|-10 W Clark (US); -9 R McIlroy (NI); -7 S Scheffler (US); -6 C Smith (Aus); -5 T Fleetwood (Eng), R Fowler (US), M W Lee (Aus)|
|Selected: -3 J Rahm (Spa), X Schauffele (US), D Johnson (US); -2 C Morikawa (US); -1 M Fitzpatrick (Eng), B Koepka (US); Level V Hovland (Nor); +1 J Smith (Eng), S Lowry (Ire), B DeChambeau (US); +2 S Garcia (Spa), T Hatton (Eng), P Harrington (Ire)|
Rory McIlroy’s nine-year wait for a fifth major win goes on after he was beaten by one shot by American Wyndham Clark at the US Open in Los Angeles.
Clark, 29, carded a level-par 70 to claim his first major on 10 under and the $3.6m (£2.8m) winner’s cheque.
“US Opens are tough. I felt at ease though and kept saying to myself, ‘I can do this, I can do this’,” he said.
McIlroy looked shattered after another close call in a major but said: “I’m right there, it’s such fine margins.”
Underdog Clark’s triumph, a fine storyline in Hollywood, means it is now 3,234 days since McIlroy’s last major triumph, at the US PGA Championship at Valhalla in 2014.
And whether at Southern Hills, Torrey Pines, the Augusta National, St Andrews or now on Los Angeles Country Club’s ultra-exclusive north course, a theme has continued of the Northern Irishman just falling short – he now has 19 top-10 finishes in majors, including in each of the past five US Opens.
After posting a 70 to finish on nine under, he said on Sky Sports: “I have just got to keep putting myself in these positions. Sooner or later it’s going to happen for me.”
The world number three, who has essentially won everything else there is to win in golf, is sure to place this week high on his list of missed opportunities.
However, like in his final reckoning of the 150th Open Championship last summer it was tough to find too much fault with a performance in a final round that yielded one birdie, one bogey and 16 pars.
His only possible regret will be that he was unable to exert enough pressure on Clark on a day when he found more greens in regulation than any other player.
An opening birdie set the right tone but thereafter it proved a difficult day for McIlroy with putter in hand on the treacherously quick and dried out surfaces.
A missed birdie putt from four feet on the par-five eighth proved pivotal as did a messy bogey at the par-five 14th despite being given a free drop after plugging his approach into the muddy bank of a greenside bunker.
“There are a couple of things I will rue,” he added. “The chip on 14 being one.
“It was really hard to get the ball close [to the holes] but I hung in there and just didn’t quite get the job done.
“I will keep coming back until I get another one.”
Prior to this week Clark had only made the cut in two of his six previous major championship appearances, with a tie for 75th at the US PGA Championship in 2021 his best finish.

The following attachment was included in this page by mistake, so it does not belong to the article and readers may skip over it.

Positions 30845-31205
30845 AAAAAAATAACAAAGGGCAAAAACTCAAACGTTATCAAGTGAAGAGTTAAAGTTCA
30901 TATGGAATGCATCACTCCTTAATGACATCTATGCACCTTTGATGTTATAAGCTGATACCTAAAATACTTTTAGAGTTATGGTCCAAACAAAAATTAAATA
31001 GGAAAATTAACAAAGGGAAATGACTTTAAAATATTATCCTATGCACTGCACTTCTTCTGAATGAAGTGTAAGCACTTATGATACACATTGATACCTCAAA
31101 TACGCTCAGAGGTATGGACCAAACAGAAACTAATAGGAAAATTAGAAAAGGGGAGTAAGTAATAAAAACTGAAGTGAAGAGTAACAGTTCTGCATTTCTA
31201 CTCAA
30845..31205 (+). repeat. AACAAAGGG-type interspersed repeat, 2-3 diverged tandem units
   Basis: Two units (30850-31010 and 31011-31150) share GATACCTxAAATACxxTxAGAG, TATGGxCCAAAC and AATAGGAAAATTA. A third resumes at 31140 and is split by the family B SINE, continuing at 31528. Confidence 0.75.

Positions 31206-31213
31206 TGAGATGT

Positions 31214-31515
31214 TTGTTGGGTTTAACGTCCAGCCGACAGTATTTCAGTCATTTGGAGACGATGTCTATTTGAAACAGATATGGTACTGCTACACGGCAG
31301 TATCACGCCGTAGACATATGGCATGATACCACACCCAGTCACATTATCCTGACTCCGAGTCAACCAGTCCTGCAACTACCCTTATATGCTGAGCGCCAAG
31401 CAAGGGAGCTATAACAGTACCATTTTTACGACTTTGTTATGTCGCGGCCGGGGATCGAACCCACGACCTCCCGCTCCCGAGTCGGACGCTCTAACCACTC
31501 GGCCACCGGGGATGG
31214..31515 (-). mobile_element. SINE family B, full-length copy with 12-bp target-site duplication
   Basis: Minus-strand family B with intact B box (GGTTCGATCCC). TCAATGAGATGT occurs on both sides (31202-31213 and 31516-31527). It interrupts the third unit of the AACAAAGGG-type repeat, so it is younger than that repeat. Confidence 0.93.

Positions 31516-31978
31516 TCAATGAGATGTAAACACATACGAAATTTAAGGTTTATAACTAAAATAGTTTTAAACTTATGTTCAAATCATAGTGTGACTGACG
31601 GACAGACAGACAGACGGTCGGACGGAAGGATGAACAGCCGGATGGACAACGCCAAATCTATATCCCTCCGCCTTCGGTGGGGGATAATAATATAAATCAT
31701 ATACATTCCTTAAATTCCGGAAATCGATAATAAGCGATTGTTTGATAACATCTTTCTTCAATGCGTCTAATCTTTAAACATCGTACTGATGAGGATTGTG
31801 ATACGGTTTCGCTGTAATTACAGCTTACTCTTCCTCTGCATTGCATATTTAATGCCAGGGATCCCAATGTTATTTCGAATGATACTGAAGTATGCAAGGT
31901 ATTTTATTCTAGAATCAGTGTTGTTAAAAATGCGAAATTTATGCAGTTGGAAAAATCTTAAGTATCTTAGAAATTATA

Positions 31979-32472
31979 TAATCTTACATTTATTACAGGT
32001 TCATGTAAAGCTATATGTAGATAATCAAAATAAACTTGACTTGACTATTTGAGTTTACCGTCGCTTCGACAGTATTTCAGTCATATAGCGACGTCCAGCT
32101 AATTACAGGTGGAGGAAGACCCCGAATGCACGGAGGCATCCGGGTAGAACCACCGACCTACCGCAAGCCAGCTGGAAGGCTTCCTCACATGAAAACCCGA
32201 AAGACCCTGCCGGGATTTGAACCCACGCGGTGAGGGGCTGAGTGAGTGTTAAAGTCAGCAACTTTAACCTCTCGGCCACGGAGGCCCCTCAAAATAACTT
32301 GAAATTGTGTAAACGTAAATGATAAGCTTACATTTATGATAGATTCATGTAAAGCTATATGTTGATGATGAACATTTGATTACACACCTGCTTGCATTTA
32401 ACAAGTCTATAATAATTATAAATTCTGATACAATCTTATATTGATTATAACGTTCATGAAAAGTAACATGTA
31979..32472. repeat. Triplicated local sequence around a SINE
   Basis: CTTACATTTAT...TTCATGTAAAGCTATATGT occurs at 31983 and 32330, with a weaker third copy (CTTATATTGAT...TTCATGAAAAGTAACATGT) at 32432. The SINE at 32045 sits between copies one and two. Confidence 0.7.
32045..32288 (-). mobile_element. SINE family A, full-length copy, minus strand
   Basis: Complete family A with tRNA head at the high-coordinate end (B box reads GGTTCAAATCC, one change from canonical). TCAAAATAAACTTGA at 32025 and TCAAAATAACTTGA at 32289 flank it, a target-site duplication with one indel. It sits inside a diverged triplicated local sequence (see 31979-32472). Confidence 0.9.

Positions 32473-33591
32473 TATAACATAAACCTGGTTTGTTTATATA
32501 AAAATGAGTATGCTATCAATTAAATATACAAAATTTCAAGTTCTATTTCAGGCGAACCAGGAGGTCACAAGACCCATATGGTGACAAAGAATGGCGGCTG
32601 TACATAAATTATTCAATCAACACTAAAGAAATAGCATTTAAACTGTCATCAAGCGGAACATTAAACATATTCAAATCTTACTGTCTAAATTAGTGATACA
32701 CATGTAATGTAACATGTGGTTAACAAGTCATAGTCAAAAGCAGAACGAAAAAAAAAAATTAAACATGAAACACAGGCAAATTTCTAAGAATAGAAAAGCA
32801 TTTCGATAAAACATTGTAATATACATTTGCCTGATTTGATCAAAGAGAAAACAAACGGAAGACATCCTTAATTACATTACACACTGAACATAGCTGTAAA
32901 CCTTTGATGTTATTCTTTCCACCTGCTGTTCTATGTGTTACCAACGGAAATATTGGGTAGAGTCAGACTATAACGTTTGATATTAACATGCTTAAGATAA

However, the world number 32 repeatedly belied his lack of major championship experience to announce himself on one of the game’s biggest stages in fine style.
Clark, who claimed his first PGA Tour win at Quail Hollow last month, looked calm and confident on the sun-kissed north course and even when he found himself in difficulty was able to limit the damage to his scorecard.
After taking two attempts to play out of waist-high clumps of grass to the left of the eighth green he was able to superbly chip to three feet to ensure he dropped only one shot.
“That up and down for bogey was probably the key to the tournament,” said Clark who becomes the fifth successive player to win their first major at the US Open.
Clark also worked himself out of another tricky situation at the par-three ninth, draining a downhill seven-foot putt to salvage par after hitting his tee shot into the rough on the edge of a greenside bunker. Minutes earlier, McIlroy had missed a birdie putt on a similar line.
Dropped shots on the 15th and 16th revived the possibility of late drama, but a visibly emotional Clark, who had poignantly talked of wanting to win for his late mother, Lise, who died of breast cancer in 2013, hugged caddie John Ellis and family members on the 18th green after parring the last to seal his victory.
“I just felt like my mom was watching over me,” he said.
“I just feel like it was my time. I have dreamed of this moment for so long and there are so many times I have visualised being here in front of you guys and winning this championship.”
The best of the rest
World number one Scottie Scheffler was third after also signing for a 70 and seven under total.
Like his playing partner McIlroy, the American was unable to find his rhythm on the greens despite tinkering with his putter in practice during the week.
“I just felt like I wasn’t sharp enough to move up the board. You’ve got to put the ball in the right spots, and it’s tough to make putts,” said the 2022 Masters winner.
Joint overnight leader Rickie Fowler slipped to a disappointing five-over 75 as he finished in a tie for fifth.
Fowler’s bogey at the 18th was one of seven overall as he fell away to end up a shot behind reigning Open champion Cameron Smith, who made three birdies on the back nine during a late charge.
Australia’s Min Woo Lee and Tommy Fleetwood also ended the championship on five under, with the Englishman carding eagles on the sixth and 14th holes as he delivered the lowest round of the day with a seven-under 63.
It saw the 32-year-old, who also made four birdies, create history as he became the first player to shoot 63 twice at the US Open and the fourth player after Greg Norman, Vijay Singh and Brooks Koepka to post multiple 63s in major championships.
World number two Jon Rahm signed for a five-under 65 to finish at three under in a tie for 10th, with England’s defending champion ending the championship at one under alongside US PGA Championship winner Brooks Koepka.